Pricing in reverse: use a product’s price to figure out what you need to build.
wrong: build something and then figure out how much you can charge. right: choose your desired price, then figure out how to justify it.— Amy Hoy (@amyhoy) March 5, 2012
Amy brings up a great point and motivates me to finish a post I’ve had sitting around for awhile. Most folks try and make something and then they slap a price on it. Often folks then discover some nasty things about their product. Either the market can’t bear a product at that price, or they aren’t sitting on a profitable business.
One tool in your arsenal which I rarely ever see used is to use a product’s theoretical price to frame what you need to build. So how do you come up with that theoretical price ahead of time?
If you plan on making a big part of your living from selling something online, I have a very interesting strategy for you.
The too long; didn’t read of it is this:
- Look up the cost per click of a term from Google Adwords that you conceivably will use to advertise your product.
- Take that cost per click amount and divide by 0.015.
- You’re done. Build something to justify charging that amount.
Steps 1 and 2 above will give you a number that is a pretty decent ballpark of what you’d need to make on average from a single customer so that you can at least break even on Google Adwords expenses.
Let me show you how valuable this can be by telling you a story of a product/business I’ve considered starting, and then I’ll show you how this formula is developed.
I love reading. I especially love speed reading. You can’t speed read everything, because it takes some of the fun out of reading things like fiction. But for business books, blog posts, and magazine articles, it’s a huge time saver.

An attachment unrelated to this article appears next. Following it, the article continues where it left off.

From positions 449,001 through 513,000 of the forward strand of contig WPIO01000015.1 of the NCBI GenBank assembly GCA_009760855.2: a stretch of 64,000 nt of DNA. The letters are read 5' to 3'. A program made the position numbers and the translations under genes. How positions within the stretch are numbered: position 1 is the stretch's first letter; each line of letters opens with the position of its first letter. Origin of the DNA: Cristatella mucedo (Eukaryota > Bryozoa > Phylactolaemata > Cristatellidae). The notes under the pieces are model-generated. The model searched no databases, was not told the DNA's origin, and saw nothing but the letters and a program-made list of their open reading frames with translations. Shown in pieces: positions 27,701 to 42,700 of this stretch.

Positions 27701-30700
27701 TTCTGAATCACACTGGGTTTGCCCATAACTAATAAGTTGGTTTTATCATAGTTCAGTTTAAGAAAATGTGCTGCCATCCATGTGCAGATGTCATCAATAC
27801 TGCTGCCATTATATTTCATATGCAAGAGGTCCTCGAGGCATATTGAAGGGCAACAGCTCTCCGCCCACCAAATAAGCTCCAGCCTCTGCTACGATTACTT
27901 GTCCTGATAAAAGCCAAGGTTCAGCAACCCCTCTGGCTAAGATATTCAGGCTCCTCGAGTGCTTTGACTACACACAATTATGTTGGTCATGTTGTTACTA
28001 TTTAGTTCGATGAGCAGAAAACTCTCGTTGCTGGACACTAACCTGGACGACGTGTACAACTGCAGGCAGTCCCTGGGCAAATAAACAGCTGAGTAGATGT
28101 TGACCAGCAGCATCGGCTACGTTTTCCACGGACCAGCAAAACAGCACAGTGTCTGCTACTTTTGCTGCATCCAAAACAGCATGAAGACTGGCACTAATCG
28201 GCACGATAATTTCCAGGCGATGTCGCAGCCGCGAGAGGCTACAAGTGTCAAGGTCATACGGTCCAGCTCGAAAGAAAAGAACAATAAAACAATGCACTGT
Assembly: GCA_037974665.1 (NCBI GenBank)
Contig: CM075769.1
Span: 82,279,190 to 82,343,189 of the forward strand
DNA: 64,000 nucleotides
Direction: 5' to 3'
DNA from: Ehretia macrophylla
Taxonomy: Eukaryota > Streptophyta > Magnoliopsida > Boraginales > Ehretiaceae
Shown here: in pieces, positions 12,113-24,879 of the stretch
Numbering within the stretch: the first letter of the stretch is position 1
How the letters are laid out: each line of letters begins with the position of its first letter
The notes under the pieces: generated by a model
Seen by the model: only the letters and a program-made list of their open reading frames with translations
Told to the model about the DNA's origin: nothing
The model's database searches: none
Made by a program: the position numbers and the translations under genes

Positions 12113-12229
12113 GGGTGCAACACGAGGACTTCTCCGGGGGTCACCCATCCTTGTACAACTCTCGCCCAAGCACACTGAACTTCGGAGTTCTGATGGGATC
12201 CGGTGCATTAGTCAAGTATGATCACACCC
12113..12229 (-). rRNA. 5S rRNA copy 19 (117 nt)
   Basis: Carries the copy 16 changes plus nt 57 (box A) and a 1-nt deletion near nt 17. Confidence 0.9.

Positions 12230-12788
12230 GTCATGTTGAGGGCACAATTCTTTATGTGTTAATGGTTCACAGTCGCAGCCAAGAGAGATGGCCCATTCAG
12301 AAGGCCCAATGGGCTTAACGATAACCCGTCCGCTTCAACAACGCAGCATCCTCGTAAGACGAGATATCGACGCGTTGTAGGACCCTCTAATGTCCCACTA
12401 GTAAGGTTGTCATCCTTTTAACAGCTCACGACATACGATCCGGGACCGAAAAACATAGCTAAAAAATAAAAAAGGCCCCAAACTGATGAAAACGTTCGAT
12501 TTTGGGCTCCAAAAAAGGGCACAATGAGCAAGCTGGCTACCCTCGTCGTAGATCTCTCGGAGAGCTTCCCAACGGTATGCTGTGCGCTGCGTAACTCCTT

So I’d like to distill my speed reading knowledge into a product and sell it. I think I want to make a short ebook on speed reading and maybe sell it for $20. Sound good?
We’ll let’s just cool our jets before making this book and see what Adwords can tell us.
If you go over to Adwords you can use their Keyword Tool (you’ll need an Adwords account to get price data). Let’s look up the exact phrase “speed reading”
[speed reading] gets:
8,100 searches a month in the US on Google. $1.53 per click
Knowing this data we can start making some assumptions.
Let’s pretend I took an Adword out to my speed reading landing page or online store.
Let’s pretend my ad gets a 1% click through rate. That means 1 out of 100 people who might see my ad in Google click it. That’s a pretty conservative estimate, but not a bad place to start.
So how many clicks (visitors) will we get per month:
8,100 * 0.01 = 81 clicks
How much will we end up spending on ads then to reach all 81 potential customers?
81 clicks * $1.53 per click = $123.93
Now let’s pretend we can convert 1.5% of those visitors to customers. 1.5% is fairly average conversion rate that we could hope to achieve.
81 clicks * 0.015 = 1.215 customers per month
So to figure out our product revenue, we’ll make:
1.215 * $20 = $24.30 per month!
Woah, hold on. Am I reading this right?